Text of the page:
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    If I was going to do it again I would probably go with the BK princess. As much as I like the Lopi for a non-cat insert I still get the cycles of too-cold/just right/too-hot/just righ/too cold which change from wood to wood and from draft to draft. I would hope a cat stove is easier to even out the heat, and would have a larger sweet spot for secondary burning. I like being able to heat a pan on top of the stove, and I love the bypass damper for loading but I'd be willing to give it up for longer, slower burns. It would really be great in the shoulder seasons.

    Plus, I know it says 2.9 CF but you have to get pretty lucky to be able to fill it so much because the firebox is shaped like a trapezoid. I'm guessing I never have more than 2CF in the firebox during a typical load because I cut all my wood the same length. Not sure if the Princess is like this or if it's more square.
  13. golfandwoodnut

    golfandwoodnut Minister of Fire

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    You might want to look at a jotul, they have some large inserts and look great. You will not be able to heat the whole house but you will definetly put a big dent in your oil bill and burning is adictive. It is like a friend and you miss it when it is out. The one issue with inserts is you have to keep the fan on to get the heat out, also put in a block off plate my installer missed the boat on that one.
  14. mecreature

    mecreature Minister of Fire

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    Getting that heat where you want it will take some doin.
    I use a ceiling fan on the other end of the house and blowing down
    you can feel the cool draft in the room with the stove. It helps.

    I have a thru wall fan I am going to install at the top of my stairs and take it
    2 rooms over to help another situation upstairs.

    the fan running on the furnace does not seem to help much.
  15. FyreBug

    FyreBug Minister of Fire

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    With all due respect with all the great advice given so far... No matter which brand/stove purchased will only be supplementary heat. Some parts of your house will be very warm/hot while others will be fairly cool/cold. Especially if your wood stove is close to the furnace thermostat.

    Have you considered a wood or pellet add-on furnace to your existing oil furnace? At $3,500 year in oil the pay back will be quite fast and this should take care of your entire BTU load on the house. Not only will it heat up the entire house but the new high-efficiency wood furnace have very long burn time (up to 12 hours depending on your BTU load). These furnace will be hooked up to your thermostat so they will self-regulate. Just a suggestion...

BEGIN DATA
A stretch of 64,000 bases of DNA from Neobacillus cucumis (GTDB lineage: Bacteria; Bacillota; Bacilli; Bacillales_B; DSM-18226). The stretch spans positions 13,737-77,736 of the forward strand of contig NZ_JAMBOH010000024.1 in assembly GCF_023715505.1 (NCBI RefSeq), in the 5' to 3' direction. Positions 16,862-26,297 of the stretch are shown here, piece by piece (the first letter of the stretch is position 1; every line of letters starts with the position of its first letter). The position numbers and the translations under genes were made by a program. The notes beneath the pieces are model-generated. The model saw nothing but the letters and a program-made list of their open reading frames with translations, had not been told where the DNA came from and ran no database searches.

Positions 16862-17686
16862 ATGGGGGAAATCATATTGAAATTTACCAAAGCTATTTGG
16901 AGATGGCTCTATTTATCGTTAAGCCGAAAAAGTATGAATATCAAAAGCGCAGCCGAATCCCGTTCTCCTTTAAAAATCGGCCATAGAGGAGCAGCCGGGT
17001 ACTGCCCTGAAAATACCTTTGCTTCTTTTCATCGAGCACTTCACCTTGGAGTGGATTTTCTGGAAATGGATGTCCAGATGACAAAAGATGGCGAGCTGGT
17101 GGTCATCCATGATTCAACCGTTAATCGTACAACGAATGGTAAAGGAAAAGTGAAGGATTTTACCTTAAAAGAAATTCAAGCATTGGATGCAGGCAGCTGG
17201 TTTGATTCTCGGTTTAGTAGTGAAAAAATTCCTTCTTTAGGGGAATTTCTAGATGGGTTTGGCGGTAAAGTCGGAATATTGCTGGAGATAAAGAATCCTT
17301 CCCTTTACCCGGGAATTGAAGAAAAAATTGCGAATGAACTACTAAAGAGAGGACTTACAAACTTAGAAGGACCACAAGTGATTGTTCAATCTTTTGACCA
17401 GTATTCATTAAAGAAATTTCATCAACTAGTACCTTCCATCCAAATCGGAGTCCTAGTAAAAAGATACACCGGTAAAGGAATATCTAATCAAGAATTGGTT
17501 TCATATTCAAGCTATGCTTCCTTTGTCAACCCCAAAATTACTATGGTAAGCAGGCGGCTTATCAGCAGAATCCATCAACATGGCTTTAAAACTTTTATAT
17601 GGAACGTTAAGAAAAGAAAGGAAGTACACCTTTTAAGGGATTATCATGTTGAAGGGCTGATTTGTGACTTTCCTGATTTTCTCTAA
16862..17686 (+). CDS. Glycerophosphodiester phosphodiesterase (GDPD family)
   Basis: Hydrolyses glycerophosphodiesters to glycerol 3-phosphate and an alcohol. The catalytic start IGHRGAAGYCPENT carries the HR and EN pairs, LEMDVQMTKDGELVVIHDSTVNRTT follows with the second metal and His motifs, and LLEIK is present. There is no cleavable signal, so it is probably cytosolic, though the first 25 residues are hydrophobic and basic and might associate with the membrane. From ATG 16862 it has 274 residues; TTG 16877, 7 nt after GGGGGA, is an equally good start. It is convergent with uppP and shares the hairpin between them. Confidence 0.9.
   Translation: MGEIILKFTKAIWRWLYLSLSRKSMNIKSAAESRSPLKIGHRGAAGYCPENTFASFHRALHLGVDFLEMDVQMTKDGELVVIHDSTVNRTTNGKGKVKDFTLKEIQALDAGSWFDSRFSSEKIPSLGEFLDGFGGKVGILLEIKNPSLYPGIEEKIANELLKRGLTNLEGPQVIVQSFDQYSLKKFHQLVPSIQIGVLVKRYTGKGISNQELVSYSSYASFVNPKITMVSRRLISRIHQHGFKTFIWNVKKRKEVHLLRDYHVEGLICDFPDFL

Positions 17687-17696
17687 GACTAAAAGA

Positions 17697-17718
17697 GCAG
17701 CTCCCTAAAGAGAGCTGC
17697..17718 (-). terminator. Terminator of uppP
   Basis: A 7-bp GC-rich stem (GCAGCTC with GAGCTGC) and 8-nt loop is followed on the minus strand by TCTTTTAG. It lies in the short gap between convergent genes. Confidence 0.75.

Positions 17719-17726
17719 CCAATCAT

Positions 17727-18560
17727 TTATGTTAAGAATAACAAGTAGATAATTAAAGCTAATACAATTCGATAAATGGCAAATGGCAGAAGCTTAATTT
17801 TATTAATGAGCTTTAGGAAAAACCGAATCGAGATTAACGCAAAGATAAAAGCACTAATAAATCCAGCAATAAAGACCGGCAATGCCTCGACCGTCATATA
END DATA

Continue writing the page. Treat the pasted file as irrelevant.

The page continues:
To muddy the waters further... barring choosing a solid fuel furnace I would suggest a pellet stove. Some that are rated at about 70,000 BTU can also have an optional ductwork to move warm air to 2 separate rooms up to 35 ft away. You can also hook them up to a thermostat.

    Finally and you can call me crazy here. I didnt get a chance to study your floor plan in details here but a high efficiency EPA ZC fireplace throw a lot of heat (think small furnace here). Some of them have the option of a 'heat dump' blower on a thermostat. Basically you can push warm air to another part of the house (up to 50ft). You can put the thermostat in the room the ZC is in or in the remote area.

    I apologize if i'm confusing you further. But at $3,500 worth of oil it sounds like you have a reasonable BTU load and any wood stove will only be a partial solution. Might as well deal with the problem at the root since the payback is there anyway.
  16. btuser

    btuser Minister of Fire

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    If I had to buy wood I'd be looking really hard at trying to make pellets fit my lifestyle. Scrounging for wood it fun, and if you've got a hook-up then great but when the thermostat dives and the heating oil spikes scroungeables disappear around me. Also trying to pack 8+ cords (don't laugh, many of us have a problem) onto a city lot may be unsightly. It's an extra grand (average guess) for the pellet stove and more things can go wrong but the liner is smaller (cheaper?) and may be more flexible with where you put it.

    And you can keep the fireplace open for ambiance during important "date nights" when you get rid of the rug rats.
  17. begreen

    begreen Mooderator Staff Member

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    Having had both, my preference is for a woodstove. Our pellet stove was great, but silent warmth, a great fire view, lower maintenance and heat without power are much better IMO.
  18. woodgeek

    woodgeek Minister of Fire

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    Where is your ductwork located? Inside the insulated space or in the attic? If the ducts are 'inside', the central blower might be useful (and allow you to go to higher BTU), otherwise most likely not.
  19. btuser

    btuser Minister of Fire

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    It's takes a while to get your money back buring wood, or even pellets. I remember when oil spiked to $4/gallon and dried cords went to $400/cord and pellets were $400/ton if you could get them. I value my "do nothing" time more and more so even though wood is cheap it's nowhere near free.

    Besides, I always try to discourage people from getting a wood stove. But I'm always right there to help get rid of their trees for them.
  20. DeerHunter

    DeerHunter Member

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    The good thing is that the intake for my central air is in the same room as the stove (although on the floor). That goes down to the furnace/blower in the basement, then up to the 1st and 2nd floor. Might end up losing some BTUs going down to the (cold) basement, but overall air circulation, I think, will be much improved. If we had a loft (or more open floorplan), this wouldn't be an issue.
  21. begreen

    begreen Mooderator Staff Member

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    This has been tried before, the heat loss from the cold ductwork will be significant. We're only talking say 75F air here. Running it through 40-50F ducts often results in more loss than gain. Try the fan trick that I posted earlier. It has a better chance of success.
  22. pgmr

    pgmr Feeling the Heat

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    I concur. In fact, our bedrooms (around two corners and fairly long hallway) are significantly warmer w/o running the furnace blower. The blower on the insert is enough to setup fairly strong convection loops throughout the house. This can be seen by holding a tissue at the top of a doorway opening. It should be moved off plumb away from the stove. If held down by the floor, it should be moved toward the stove.